How much exercise can (and should) you do if you have a heart condition

It’s common that as you get older your exercise output declines. You might be finding other activities to take up your time or you could be looking for excuses to avoid the gym or that early morning walk. You could even have a health condition that prevents you from being more active. However, regular physical activity is beneficial for maintaining your health in a multitude of ways.

What if you have a heart condition though? You could be at risk of serious injury or worse if the proper steps and precautions aren’t taken.

According to a study published in the Medical Journal of Australia, there is evidence exercise is beneficial for the treatment and prevention of cardiovascular disease. Yet, more than half of adult Australians, including those with cardiovascular disease, don’t get enough regular physical activity to counter the effects of cardiovascular disease.

How much exercise should you be doing if you have a heart condition?

The Heart Foundation recommends 30 minutes or more of moderate intensity physical activity on most, if not all, days of the week for health benefits.

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You can get that by simply walking around your favourite park or local area.

Moderate intensity activities are those that make you breathe harder, but you can still talk while you’re doing the activity (e.g. brisk walking, dancing, golf, household chores like vacuuming). If you huff and puff and you can’t talk easily then the activity might be a vigorous intensity activity.

It’s common for those who have a heart condition to feel nervous about engaging in physical activity again, so there are a few tips you can use to gradually get back into it:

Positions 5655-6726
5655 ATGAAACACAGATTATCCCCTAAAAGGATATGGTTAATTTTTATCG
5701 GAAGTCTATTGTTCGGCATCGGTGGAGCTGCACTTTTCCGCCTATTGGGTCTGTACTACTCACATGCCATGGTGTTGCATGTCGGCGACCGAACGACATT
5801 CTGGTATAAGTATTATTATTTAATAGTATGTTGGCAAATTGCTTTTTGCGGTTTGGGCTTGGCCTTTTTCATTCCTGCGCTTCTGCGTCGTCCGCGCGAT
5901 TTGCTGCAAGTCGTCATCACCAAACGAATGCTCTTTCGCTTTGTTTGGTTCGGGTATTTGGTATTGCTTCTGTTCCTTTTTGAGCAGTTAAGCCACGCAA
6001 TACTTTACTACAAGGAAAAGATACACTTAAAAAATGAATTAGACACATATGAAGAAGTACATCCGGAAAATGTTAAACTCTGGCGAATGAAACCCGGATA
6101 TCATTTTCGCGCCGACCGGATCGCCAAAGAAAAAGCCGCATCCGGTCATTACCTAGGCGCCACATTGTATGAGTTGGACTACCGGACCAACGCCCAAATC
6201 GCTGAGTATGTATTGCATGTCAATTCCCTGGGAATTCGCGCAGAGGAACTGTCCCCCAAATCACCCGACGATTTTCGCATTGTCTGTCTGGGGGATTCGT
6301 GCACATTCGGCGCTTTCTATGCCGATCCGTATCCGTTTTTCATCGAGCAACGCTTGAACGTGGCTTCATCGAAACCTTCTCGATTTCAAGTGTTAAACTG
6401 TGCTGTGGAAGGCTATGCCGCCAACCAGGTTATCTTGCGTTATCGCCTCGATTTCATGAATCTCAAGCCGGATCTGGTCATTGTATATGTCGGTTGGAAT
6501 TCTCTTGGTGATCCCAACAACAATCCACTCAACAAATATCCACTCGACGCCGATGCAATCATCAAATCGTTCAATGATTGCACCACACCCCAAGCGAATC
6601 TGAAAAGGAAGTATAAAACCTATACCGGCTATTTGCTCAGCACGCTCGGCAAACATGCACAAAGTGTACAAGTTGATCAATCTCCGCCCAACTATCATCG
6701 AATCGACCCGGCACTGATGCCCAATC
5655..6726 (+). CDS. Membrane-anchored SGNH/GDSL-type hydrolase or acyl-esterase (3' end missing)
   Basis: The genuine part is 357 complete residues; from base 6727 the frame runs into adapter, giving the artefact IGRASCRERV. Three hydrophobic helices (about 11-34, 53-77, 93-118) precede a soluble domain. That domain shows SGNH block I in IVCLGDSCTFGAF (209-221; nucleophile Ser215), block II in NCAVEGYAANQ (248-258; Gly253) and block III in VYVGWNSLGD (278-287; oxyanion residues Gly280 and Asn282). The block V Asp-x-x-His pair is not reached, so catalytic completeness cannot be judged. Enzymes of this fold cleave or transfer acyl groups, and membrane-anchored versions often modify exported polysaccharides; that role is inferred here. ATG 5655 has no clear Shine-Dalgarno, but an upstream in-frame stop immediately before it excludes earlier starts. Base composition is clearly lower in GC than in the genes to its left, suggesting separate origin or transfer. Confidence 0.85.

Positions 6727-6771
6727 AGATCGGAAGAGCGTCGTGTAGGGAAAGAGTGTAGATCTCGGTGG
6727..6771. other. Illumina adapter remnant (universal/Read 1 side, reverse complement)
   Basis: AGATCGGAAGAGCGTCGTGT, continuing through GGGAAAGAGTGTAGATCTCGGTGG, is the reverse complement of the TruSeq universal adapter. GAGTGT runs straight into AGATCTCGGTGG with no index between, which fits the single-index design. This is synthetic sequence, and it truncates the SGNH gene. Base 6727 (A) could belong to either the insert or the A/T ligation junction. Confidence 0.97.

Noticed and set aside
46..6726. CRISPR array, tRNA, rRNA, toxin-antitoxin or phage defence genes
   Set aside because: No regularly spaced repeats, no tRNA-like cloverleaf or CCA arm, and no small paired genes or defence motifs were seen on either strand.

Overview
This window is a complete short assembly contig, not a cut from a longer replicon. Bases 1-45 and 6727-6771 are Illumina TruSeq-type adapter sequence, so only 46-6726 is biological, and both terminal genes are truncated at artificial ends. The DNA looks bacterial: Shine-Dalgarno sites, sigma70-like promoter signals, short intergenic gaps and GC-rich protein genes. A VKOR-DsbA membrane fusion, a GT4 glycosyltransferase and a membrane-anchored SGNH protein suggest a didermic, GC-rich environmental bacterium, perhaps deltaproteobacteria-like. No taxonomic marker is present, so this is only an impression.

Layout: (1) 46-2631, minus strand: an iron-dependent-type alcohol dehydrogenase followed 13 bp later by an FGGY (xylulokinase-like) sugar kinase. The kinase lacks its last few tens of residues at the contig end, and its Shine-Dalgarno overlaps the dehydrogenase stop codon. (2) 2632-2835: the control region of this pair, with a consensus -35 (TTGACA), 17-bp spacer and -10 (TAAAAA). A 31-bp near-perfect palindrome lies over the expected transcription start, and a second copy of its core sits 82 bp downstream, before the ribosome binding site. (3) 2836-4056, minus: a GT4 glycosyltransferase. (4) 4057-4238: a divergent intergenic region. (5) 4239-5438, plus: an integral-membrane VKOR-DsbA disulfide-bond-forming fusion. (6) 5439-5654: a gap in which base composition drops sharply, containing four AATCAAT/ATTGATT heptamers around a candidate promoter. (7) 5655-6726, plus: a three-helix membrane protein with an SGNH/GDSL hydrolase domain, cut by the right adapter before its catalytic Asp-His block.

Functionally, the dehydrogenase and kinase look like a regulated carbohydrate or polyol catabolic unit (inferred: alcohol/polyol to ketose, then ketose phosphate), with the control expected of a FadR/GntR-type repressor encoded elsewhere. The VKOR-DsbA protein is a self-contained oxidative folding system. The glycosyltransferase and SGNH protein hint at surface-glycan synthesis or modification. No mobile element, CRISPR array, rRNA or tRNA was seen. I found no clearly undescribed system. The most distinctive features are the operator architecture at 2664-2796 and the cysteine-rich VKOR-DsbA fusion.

1. Pace yourself. Don’t try and do too much too soon. You need to allow your body time to rest between workouts
  2. If it’s too cold, hot or humid don’t exercise outdoors. Extreme temperatures can affect your circulation, making breathing difficult, which can cause chest pain. High humidity can make you tired more quickly. The better option would be to do an indoor activity like walking around the shopping centre or getting on a stationary bike at the gym
  3. Ensure you are hydrated. Be sure you are drinking water before the thirst hits, especially if it is a warm day
  4. Avoid extremely hot or cold showers and skip the sauna baths after exercise
  5. Don’t exercise where it’s hilly. If walking up steep hills is unavoidable, be sure to monitor your heart rate, and talk to your health care professional about what a safe heart rate is for you.

The long- and short-term health benefits of exercise are extensive, and include: a lessening of breathlessness associated with heart failure and stroke, a reduction in recurrent angina symptoms, improved walking mobility among stroke survivors, and general improved quality of life.

Have you had heart surgery or a heart condition where you’ve had to adjust your exercise program? What exercise do you to to keep your heart healthy?